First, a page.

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uman Computation and Multiagent Systems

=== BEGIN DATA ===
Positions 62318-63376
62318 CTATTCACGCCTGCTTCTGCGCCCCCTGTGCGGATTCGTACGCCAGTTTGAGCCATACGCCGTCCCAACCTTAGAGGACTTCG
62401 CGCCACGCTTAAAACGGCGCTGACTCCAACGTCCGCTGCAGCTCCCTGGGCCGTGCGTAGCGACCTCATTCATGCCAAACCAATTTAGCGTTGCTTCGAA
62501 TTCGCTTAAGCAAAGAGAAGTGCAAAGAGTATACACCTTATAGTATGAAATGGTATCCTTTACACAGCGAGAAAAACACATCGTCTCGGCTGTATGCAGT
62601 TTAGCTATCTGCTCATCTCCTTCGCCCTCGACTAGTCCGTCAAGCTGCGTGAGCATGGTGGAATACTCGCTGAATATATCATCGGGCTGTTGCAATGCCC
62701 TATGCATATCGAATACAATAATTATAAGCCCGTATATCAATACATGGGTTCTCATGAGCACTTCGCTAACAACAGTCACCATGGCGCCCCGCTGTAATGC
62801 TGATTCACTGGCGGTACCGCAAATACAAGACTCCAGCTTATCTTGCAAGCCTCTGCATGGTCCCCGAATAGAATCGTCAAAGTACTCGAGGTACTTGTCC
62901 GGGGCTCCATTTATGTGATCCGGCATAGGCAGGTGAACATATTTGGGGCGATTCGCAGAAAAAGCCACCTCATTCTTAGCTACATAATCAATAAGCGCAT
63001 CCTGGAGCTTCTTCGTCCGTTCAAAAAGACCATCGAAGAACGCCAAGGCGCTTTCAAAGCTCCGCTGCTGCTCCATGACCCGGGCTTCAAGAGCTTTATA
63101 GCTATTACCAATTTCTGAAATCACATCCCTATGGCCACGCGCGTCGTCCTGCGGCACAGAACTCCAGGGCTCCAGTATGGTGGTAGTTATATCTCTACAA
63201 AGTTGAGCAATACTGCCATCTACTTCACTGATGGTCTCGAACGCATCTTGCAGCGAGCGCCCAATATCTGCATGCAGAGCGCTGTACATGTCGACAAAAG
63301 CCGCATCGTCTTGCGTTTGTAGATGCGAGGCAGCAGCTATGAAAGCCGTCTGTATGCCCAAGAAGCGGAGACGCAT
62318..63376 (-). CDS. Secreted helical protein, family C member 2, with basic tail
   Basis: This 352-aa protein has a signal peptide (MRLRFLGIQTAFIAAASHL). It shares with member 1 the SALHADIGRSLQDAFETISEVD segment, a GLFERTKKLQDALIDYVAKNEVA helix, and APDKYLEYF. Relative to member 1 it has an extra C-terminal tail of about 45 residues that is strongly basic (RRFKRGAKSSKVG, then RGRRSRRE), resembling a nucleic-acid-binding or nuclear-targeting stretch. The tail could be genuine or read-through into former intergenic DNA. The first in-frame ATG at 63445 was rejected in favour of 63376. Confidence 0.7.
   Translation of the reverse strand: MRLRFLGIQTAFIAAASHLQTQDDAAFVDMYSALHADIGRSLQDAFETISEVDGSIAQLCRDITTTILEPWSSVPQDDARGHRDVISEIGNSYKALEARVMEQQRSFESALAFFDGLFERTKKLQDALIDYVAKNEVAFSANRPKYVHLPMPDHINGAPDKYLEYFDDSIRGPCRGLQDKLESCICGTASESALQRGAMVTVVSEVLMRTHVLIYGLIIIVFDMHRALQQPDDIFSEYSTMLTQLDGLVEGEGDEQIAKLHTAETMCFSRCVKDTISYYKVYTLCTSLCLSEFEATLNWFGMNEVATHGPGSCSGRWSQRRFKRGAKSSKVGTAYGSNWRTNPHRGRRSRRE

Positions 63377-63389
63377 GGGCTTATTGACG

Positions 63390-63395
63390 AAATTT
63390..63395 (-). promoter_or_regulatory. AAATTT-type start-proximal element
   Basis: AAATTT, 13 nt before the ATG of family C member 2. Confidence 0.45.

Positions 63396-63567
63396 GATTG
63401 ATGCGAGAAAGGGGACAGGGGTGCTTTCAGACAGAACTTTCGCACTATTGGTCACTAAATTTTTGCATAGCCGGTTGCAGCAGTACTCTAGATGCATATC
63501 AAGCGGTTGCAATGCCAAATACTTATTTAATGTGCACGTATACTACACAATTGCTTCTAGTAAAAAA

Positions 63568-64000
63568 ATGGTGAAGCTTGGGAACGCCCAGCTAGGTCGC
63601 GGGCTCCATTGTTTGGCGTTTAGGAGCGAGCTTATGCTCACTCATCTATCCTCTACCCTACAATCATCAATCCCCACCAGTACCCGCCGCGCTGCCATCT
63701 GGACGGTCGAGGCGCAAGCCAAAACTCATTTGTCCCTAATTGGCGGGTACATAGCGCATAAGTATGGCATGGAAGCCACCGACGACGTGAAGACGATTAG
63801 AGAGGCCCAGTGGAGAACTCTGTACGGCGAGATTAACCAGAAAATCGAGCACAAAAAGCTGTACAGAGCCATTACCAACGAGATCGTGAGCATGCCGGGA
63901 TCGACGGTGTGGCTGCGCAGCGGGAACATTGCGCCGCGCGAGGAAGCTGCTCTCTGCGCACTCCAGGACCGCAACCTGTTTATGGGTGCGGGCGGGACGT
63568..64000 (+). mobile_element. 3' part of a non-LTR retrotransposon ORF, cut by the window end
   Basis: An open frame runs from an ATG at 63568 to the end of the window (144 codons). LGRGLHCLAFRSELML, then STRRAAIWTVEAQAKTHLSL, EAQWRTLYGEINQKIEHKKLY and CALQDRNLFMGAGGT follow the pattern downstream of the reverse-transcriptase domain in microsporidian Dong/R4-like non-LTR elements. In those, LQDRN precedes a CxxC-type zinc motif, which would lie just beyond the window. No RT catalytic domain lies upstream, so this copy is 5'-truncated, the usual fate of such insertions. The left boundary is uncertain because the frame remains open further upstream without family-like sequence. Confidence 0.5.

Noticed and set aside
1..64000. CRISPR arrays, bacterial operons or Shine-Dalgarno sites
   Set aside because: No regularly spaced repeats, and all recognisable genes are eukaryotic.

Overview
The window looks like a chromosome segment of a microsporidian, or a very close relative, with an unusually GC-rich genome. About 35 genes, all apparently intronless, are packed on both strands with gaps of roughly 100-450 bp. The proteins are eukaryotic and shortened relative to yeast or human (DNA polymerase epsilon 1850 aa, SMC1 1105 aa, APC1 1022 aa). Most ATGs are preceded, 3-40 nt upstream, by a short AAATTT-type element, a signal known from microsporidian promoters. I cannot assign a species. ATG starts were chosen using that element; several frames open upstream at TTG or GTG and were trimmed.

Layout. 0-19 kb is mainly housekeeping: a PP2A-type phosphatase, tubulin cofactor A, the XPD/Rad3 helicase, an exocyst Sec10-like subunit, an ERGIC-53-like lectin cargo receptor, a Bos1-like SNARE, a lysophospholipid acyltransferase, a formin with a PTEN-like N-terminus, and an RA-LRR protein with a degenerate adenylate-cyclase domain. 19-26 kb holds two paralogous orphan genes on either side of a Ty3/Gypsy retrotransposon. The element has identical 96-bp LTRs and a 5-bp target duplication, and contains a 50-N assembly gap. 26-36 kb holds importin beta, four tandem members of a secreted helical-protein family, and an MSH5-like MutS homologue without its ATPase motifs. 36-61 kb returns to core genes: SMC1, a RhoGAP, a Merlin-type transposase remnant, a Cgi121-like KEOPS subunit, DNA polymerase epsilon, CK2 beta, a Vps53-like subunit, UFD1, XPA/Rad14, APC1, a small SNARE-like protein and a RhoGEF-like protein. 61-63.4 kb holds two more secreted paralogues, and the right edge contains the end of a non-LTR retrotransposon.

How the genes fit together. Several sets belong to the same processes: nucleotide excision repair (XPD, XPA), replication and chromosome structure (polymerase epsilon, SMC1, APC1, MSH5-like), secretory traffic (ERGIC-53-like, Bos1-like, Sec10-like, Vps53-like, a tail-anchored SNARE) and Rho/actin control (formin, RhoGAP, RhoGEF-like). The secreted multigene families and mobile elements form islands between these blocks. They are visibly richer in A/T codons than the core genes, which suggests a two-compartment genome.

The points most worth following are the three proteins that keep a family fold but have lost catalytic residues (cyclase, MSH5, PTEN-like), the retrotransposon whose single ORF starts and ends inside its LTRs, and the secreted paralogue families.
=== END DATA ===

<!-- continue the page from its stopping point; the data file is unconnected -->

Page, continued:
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Human Computation and Multiagent Systems:An Algorithmic PerspectiveAndrew MaoHarvard [email protected] C. ParkesHarvard [email protected] D. ProcacciaHarvard [email protected] ZhangHarvard [email protected]“Best. HIT. Ever.”Anonymous Amazon Mechanical Turk workerreflecting on our human intelligence taskAbstractHuman computation systems such as online task markets pro-vide platforms that allow us to harness the abilities of manyhuman problem solvers to accomplish a variety of tasks. Weargue that such platforms share some of the features of mul-tiagent systems, and ask whether algorithms originally de-signed for multiagent systems can be leveraged for coordi-nating the problem solving process among human computers.We study this question in the context of the graph coloringproblem where each human controls the color of one vertex,and compare the performance of humans using adaptations oftwo well-known distributed constraint satisfaction algorithmsto the performance of humans that were asked to simply colorthe graph. We find that people provided with algorithmic in-structions achieve significantly better performance than peo-ple who are left to their own devices.1. IntroductionHuman computation is a recently popular computationalparadigm that outsources problem solving steps that are dif-ficult for computers to many human computers connectedby the Internet. Over the last few years, there have beentwo prominent streams to advance human computation. Thefirst stream focuses on online applications that are often de-scribed as games with a purpose (von Ahn and Dabbish2008), which are craftily designed so that people can con-tribute useful computations as a by-product of playing anenjoyable game. A well-known example is the ESP game,in which two players who cannot communicate see the sameimage and must agree on a suitable label, hence leadingplayers to identify relevant labels. Another well-known ex-ample is Foldit (Cooper et al. 2010), where players collabo-rate in folding proteins into their stable shape.The second stream is represented by online labor mar-kets, where the paradigmatic example is Amazon Mechani-cal Turk (AMT).1AMT has two types of participants: re-Copyright © 2011, Association for the Advancement of ArtificialIntelligence (www.aaai.org). All rights reserved.1http://www.mturk.comquesters and workers. The requesters post human intelli-gence tasks (HIT), that specify a task to be carried out, re-quirements for workers, and a payment for successful com-pletion. The workers can view the available HITs and se-lect the ones that best fit their objectives (usually makingmoney, having fun, or both). Typical HITs are quite tedious,and often involve data entry or generating training data forvarious algorithms; common examples include labeling im-ages, transcribing audio, and finding information on web-sites. Both the name and the amusing slogan of AMT, “ar-tificial artificial intelligence,” allude to the fact that humansare solving problems that still challenge the best AI systemstoday.In general, online labor markets differ from games with apurpose in that they are significantly more generic and versa-tile. In fact, one can view platforms like AMT as a new typeof multiagent system, where software agents are replacedby human computers.2Much like classic non-cooperativemultiagent systems, these platforms are distributed and theagents (in an ironic reversal of roles) are autonomous, het-erogeneous, and self-interested (at least to some extent). Todate, most tasks on AMT are simple and request indepen-dent effort, and few tasks aim to coordinate problem solvingamong many actors within the system.In this paper, we look at human computation through analgorithmic lens, and seek to leverage the connection be-tween human computation and multiagent systems. Ourmain research question is:Can successful algorithmic ideas from multiagent sys-tems be adapted to effectively coordinate human com-puters to contribute jointly to a problem solving effort?There are obvious difficulties and challenges. First, a hu-man agent may not understand a complicated algorithm, andadditionally needs sufficient context to effectively performits role in the computations. In addition, information mustbe conveyed, through good user interface design, in a waythat is intuitive for humans to understand and process. Fi-nally, humans make errors, and unless a computer algorithmis somewhat robust to such errors, the performance of hu-mans attempting to execute an algorithm can be poor. How-ever, humans also have the ability to use instincts and make2We might also expect hybrid systems that aim to harness therespective abilities of both software agents and human computers.decisions in ways that a straightforward algorithm cannot,and a well-designed system should allow for this potential.Overview of methodology and results. We focus on thedistributed graph coloring problem, where agents must colorthe vertices of a graph such that no two adjacent verticesshare the same color. Our focus on graph coloring is notbecause we expect human computation approaches to pro-vide faster solutions than a computer. Rather, we view graphcoloring as a paradigmatic computational problem, and onefrom which we hope insights will carry over to other prob-lems. An advantage of the graph coloring problem is thatnon-algorithmic, human computation has been previouslystudied (Kearns, Suri, and Montfort 2006).For our study, we conducted a series of 90 experimentson AMT. In each experiment, fifteen people are instructedto color a fifteen node graph. Each person can view the en-tire graph but controls only one vertex, and can change itscolor at any time. To our knowledge, this is the first time ex-periments with real-time user interaction were carried out inan online labor market. Our methodology is detailed in Sec-tion 3, and may be of independent interest to the reader.We test two adaptations of well-known distributed con-straint satisfaction algorithms (Yokoo and Hirayama 2000):distributed breakout and weak commitment search. In eachcase, we provide normative but not fully prescriptive adviceabout how to participate in the task, in the spirit of the under-lying algorithm. This approach centers on conveying algo-rithmic ideas in an intuitive way, while also allowing peopleroom to differ from the precise mechanistic approach.Our results show that instructions based on both algo-rithms yield a